Stocks up dramatically after Senate passes $2 trillion stimulus bill

A dismal unemployment report failed to pop Wall Street’s buoyant mood on Thursday, with stocks running to their third straight day of gains following the federal government’s pledge to shower trillions of dollars on U.S. citizens and commerce.

The Dow Jones industrial average advanced more than 1,300 points, more than 6.2%, Thursday, capping its third straight day of gains. The Dow is on track for a 20% comeback since Monday, and one of its best weeks in history.

The blue chip rally has been powered by aerospace giant Boeing, which has seen a resurrection of its stock price this week on word that federal aid is on the way. Boeing shares were up 13% Thursday afternoon, trading at nearly $180 per share. The stock price was below $100 on Monday.

The Standard & Poor's 500 index was up 6.1%. The broad index is up more than 15% since Monday, its best three-day run since 1933. The Nasdaq composite jumped 5.6%.

"It's proof that greed isn't dead, and neither is optimism" said Michael Farr, president of Farr, Miller & Washington, an investment management firm. "Investors are anxious to have the worst behind us, but with 3 million unemployed and the number likely to go higher, it's premature to say this market has made its lows."

The coronavirus bill the Senate passed Wednesday night is the largest economic intervention in U.S. history. It will provide checks to more than 150 million American households, launch massive loan programs for businesses, and direct spending to unemployment insurance programs, hospitals, localities and more.

The relief cannot come soon enough for those who have already lost jobs, shuttered businesses and face daunting months ahead. A record 3.3 million Americans applied for unemployment benefits last week, the Labor Department said Thursday.


"The stock market sold off in advance of this shock to the economy - and this jobless claims number validates the fear that drove that selloff - but the market has since rallied on the assumption that a stimulus bill will be passed," said Chris Zaccarelli, chief investment officer for Independent Advisor Alliance in a commentary Thursday. "Unfortunately the public health crisis still remains a big problem and we need to get ventilators to the hospitals that need them most."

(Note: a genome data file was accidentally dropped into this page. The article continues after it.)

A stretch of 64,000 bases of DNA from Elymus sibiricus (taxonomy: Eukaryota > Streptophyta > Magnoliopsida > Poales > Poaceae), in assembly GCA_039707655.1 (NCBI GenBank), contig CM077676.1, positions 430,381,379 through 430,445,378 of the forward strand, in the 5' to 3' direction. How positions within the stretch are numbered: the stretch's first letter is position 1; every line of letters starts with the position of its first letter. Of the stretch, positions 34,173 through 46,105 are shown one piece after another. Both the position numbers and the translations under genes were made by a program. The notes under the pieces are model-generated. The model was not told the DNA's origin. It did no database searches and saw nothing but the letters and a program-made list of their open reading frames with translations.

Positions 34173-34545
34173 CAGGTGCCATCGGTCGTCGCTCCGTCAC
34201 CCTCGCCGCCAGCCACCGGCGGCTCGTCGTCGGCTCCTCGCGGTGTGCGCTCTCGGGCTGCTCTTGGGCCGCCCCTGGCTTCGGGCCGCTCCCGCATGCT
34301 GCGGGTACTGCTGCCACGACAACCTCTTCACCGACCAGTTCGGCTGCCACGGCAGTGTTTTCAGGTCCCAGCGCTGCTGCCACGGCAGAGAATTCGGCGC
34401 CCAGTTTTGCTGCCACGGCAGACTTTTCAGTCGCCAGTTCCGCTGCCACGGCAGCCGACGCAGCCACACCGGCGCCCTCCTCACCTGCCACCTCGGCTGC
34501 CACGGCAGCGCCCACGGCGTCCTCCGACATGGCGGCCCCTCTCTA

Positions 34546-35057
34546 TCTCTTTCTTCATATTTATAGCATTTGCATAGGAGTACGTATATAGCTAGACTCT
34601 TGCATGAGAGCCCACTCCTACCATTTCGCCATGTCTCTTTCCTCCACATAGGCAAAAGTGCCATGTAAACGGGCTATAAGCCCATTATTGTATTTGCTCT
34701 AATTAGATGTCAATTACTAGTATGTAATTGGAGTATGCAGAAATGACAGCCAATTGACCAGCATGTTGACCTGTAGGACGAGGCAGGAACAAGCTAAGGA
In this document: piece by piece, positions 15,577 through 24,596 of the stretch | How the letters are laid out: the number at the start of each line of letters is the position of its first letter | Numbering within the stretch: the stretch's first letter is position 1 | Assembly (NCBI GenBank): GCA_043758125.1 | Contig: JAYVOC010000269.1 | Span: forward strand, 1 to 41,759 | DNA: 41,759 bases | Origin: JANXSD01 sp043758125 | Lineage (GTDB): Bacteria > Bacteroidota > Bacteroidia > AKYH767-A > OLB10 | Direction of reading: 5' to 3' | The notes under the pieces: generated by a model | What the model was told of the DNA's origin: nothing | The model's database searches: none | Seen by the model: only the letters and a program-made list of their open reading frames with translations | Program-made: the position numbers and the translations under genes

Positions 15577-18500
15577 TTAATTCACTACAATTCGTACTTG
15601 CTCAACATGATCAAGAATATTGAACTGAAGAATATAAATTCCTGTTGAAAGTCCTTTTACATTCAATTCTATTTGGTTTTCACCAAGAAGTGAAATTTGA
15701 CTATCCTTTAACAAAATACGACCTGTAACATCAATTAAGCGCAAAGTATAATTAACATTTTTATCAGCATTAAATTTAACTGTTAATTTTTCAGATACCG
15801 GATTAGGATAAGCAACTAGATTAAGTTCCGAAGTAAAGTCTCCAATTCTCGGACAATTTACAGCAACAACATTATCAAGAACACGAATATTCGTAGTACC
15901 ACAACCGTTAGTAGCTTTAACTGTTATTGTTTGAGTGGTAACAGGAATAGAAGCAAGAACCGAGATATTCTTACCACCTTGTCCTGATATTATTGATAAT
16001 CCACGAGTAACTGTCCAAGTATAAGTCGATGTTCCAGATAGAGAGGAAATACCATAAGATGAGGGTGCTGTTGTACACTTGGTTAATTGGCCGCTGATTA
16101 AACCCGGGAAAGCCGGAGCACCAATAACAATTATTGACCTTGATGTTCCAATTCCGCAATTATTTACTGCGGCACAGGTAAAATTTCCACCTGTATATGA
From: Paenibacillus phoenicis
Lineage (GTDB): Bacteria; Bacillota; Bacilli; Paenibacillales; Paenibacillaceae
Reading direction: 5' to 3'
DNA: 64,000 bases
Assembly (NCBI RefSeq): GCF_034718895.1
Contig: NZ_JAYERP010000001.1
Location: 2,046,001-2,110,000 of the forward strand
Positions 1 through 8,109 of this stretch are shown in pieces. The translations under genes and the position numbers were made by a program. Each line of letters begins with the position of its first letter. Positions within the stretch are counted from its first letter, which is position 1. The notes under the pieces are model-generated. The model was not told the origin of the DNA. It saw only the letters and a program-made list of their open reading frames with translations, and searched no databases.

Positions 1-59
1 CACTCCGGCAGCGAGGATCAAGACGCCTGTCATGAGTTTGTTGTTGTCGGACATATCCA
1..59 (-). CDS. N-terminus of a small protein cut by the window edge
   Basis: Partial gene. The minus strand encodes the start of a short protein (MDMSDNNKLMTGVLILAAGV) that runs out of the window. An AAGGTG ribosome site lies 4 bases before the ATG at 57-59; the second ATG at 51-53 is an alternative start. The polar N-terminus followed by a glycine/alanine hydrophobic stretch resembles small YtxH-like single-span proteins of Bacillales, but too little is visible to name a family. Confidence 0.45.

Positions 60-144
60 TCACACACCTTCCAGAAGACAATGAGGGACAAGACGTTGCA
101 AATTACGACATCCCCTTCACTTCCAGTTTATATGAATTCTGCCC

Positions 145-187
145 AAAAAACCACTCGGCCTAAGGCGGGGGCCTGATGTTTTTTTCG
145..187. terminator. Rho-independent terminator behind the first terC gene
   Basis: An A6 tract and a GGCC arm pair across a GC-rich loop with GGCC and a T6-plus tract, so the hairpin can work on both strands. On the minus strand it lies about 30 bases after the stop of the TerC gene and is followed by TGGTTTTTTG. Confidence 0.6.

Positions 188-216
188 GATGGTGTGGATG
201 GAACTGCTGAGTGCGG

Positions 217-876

The expectation of a breakthrough in the Senate and the scope of the Federal Reserve's unprecedented intervention had already propelled markets to first back-to-back stock gains in more than a month. On Wednesday, the Dow Jones industrial average climbed 495.64 points, or 2.4%, to close at 21,200.55. That extended Tuesday's massive rally that lifted the Dow 11.4% to its best finish in 87 years. The Dow's two-day haul topped 14%, though it's still 26% in the hole for 2020 and on track for its worst month since the October 1987 crash.

Yet the pandemic, at once an economic nightmare and public health crisis, continues to wreak havoc worldwide. In an interview Thursday morning with NBC's "Today" show, Fed Chair Jerome Powell said the country "may well be in a recession" already.

"This $2 trillion stimulus package is just round one," said Chris Brightman, chief investment officer at Research Affiliates, which has more than $130 billion under management. "Debt and deficits will be mind boggling, not just here but around the world. It's too soon to worry about inflation, but that coming complication can't be put off forever. Expect extreme market volatility to continue."

European markets closed were up across the board. Britain's FTSE 100 jumped 2.24%, and the German DAX rose 1.3% on the day. The benchmark Stoxx 600 index, Europe's version of the S&P 500, closed up 2.55%.

The story was different in Asia, where markets posted some of their steepest losses of the past few days. Japan's Nikkei 225 plummeted 4.51%, and Hong Kong's Hang Seng dropped 0.7%. The Shanghai composite fell 0.6%.

In his "Today" interview, Powell emphasized that the U.S. economy wasn't facing a typical downturn as the outbreak pushes people to shutter businesses and withdraw from normal activity. But once the virus is contained and consumer confidence returns, Powell said, "There can also be a good rebound on the other side."

Until then, the Fed will continue to step in "aggressively and forthrightly, as we have been."

“When it comes to this lending, we’re not going to run out of ammunition,” Powell said. “That’s not going to happen.”